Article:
The three degrees of flexibility you should consider when evaluating digital service platforms
The digital renaissance is in full swing across the business realm; no matter if you’re in government, healthcare, finance or any other specialized industry — the expectation is that you’ll be providing an engaging digital service, one that can cater to a broad spectrum of user processes and workflows.
Digital doesn’t just mean launching a single webpage backed by a database and calling it a patient portal, or a collection of interlinked pages and labelling it an employee intranet; digital now represents omni-channel, authenticated experiences.
The demand for increasingly sophisticated solutions continues to grow as technology stacks begin to encompass a wider array of business functionalities — each of which capture their own sets of data, and all of which represent value to the other components of an application ecosystem.
As such, when deciding on a solution to provide authenticated experiences like intranets and web portals, it pays to take into account the flexibility of a system and the varying ways it can interact with the rest of your technological architecture.
We’ve broken this flexibility into three degrees of complexity, all of which we firmly believe you should take into account when defining your digital strategy.
First Degree: Development Flexibility
Whether you’re building a best-of-breed technology stack or buying a jack-of-all-trades application suite, there needs to be flexibility in the core architecture — enough to allow you to build out your technological capabilities independent of any vendor.
The entire buying process should be geared towards ensuring you have your baseline requirements met — but in the fast-paced world of digital, functional necessities from a technical solution can be more fluid than you realize. Failing to take this into account can result in a rigid system that gives you little choice but to either see out the implementation lifecycle, all the while watching your competitors overtake you with more adaptable software solutions, or be held to ransom by a vendor if you’re required to make hard changes to a solution in order to accommodate an unforeseen process.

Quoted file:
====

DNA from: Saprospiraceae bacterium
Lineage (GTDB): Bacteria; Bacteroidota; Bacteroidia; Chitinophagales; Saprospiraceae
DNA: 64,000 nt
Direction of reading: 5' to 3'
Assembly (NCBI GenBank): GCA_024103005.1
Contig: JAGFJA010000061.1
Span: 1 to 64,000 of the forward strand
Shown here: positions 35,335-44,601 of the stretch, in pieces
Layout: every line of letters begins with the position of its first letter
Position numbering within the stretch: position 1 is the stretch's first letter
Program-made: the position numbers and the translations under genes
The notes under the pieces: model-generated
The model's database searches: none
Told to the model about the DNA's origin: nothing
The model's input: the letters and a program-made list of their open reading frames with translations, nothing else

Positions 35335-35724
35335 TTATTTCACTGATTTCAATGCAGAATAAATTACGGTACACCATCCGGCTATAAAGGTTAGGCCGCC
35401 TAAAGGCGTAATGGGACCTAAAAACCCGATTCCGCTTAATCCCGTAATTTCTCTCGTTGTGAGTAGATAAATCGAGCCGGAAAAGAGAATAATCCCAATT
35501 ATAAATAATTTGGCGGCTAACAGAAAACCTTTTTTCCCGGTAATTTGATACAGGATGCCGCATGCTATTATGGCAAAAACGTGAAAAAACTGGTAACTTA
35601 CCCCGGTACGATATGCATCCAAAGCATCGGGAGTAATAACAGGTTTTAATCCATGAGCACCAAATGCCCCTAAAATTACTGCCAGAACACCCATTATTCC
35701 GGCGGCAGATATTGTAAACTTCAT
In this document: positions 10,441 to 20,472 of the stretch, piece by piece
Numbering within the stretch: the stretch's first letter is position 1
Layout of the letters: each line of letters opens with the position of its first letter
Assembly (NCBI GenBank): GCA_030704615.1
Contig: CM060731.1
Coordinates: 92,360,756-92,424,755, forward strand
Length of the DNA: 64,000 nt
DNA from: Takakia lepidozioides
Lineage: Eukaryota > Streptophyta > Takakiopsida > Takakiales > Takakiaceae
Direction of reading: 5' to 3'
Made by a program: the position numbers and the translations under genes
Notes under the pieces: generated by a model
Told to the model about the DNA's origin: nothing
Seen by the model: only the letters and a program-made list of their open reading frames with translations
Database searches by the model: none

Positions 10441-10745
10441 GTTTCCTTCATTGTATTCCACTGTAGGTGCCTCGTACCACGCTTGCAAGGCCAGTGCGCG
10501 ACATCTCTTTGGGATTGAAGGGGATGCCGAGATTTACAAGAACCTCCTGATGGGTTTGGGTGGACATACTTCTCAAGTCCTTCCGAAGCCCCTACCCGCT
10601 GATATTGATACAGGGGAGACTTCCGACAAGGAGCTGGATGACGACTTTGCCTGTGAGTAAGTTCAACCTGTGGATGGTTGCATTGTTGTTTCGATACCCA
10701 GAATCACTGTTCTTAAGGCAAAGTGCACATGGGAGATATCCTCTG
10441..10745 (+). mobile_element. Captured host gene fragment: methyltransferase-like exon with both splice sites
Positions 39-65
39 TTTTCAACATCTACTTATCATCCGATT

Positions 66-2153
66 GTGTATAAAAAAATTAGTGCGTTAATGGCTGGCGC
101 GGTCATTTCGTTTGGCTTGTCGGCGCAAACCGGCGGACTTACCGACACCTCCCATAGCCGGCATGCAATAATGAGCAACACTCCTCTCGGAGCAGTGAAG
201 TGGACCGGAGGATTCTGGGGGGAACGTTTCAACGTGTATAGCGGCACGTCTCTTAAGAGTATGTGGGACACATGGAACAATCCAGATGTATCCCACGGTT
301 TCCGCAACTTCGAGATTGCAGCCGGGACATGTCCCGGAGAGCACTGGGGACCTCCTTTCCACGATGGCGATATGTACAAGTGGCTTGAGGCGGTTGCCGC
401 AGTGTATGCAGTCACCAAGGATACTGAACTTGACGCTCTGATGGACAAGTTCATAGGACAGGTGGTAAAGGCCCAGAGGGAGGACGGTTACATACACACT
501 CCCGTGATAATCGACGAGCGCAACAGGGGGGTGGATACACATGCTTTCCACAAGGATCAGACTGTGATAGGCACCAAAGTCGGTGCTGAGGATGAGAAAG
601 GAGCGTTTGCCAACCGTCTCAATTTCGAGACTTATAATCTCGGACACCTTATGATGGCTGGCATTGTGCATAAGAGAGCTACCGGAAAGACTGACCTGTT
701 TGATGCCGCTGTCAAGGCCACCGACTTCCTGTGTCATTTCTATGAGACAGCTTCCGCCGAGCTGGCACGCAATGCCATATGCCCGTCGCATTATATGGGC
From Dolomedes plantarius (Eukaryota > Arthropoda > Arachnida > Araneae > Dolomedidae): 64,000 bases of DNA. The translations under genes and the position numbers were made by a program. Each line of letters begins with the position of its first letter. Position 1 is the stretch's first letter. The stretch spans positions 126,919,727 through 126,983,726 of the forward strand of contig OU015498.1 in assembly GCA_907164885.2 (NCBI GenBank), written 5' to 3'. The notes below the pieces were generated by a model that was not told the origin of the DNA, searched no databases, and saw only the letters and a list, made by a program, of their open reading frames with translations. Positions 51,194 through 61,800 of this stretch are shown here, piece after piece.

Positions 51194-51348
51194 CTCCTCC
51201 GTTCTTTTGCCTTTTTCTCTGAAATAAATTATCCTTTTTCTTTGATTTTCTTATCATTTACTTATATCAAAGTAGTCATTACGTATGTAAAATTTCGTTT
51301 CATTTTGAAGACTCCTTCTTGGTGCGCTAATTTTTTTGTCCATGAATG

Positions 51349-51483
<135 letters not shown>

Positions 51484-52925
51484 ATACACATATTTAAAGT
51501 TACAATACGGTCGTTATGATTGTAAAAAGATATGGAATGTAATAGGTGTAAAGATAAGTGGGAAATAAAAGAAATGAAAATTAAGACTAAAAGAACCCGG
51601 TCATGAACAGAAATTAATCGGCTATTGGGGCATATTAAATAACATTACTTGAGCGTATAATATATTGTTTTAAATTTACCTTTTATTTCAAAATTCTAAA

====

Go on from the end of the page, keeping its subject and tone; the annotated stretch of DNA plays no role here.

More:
In this scenario, the stack approach definitely shines; stack applications, by design, have interoperability at their core. Vendors who move in this space understand the need to link applications and extend functionalities; they’ll have a wide variety of APIs or toolset to support developers, with all the supplementary documentation. Suites on the other hand, have a vested interest in keeping the garden very much walled; you can get locked in, with little room to maneuver — especially if the suite is responsible for a large part of your LOB processes. It’s something to consider.
At Jahia, we back the stack — so it’ll come as no surprise that our Digital Experience Platform (DXP) is built on a modular architecture, OSGI, that allows you to seamlessly develop and deploy new functionalities. We call these ‘modules’ and their capabilities can range from the simple to comprehensive; this could mean creating a custom blogging tool, or developing a new function with a much broader scale that leverage APIs and multiple code bases — jExperience, our personalization and analytical tracking tool, was actually built in this way.
OSGi also allows you to ‘hot deploy’ these modules, which means you don’t have to take your instance offline to get a new feature to start working — they’re one-click activated. Before you start developing though, make sure to check the Jahia store — there’s more than one-hundred extensions already available.
Development is an incredibly powerful degree of flexibility, but it might not be the most important — it depends on your business. In a perfect world, it essentially represents a blank cheque; with enough developers & time, you can achieve anything.
Second Degree: Integration Flexibility
Alas, we don’t live in a perfect world — and you might only have one developer who has a couple of weeks to integrate an entire business process across your solution architecture. If this is the case, then our second degree of flexibility, integration, might be more relevant.
Once again leveraging the Stack/Suite dynamic — whichever approach you’ve adopted to build out your technology ecosystem, you’re going to have a diverse set of applications. Each one is going to generate their own data and contain valuable processes that could benefit the rest of the stack as a whole. The trouble is, you don’t always have the resource or time to effectively leverage things like APIs or dev-kits in order to integrate a process into another application. In this scenario, it pays to have a solution which provides a quick work-around, such as the ability for one application to ‘embed’ the process of another, without actually having to execute the process natively.
This is what we mean when we say Integration Flexibility; being able to leverage the benefits of an existing application without having to do the heavy lifting of hard-coding it into your solution.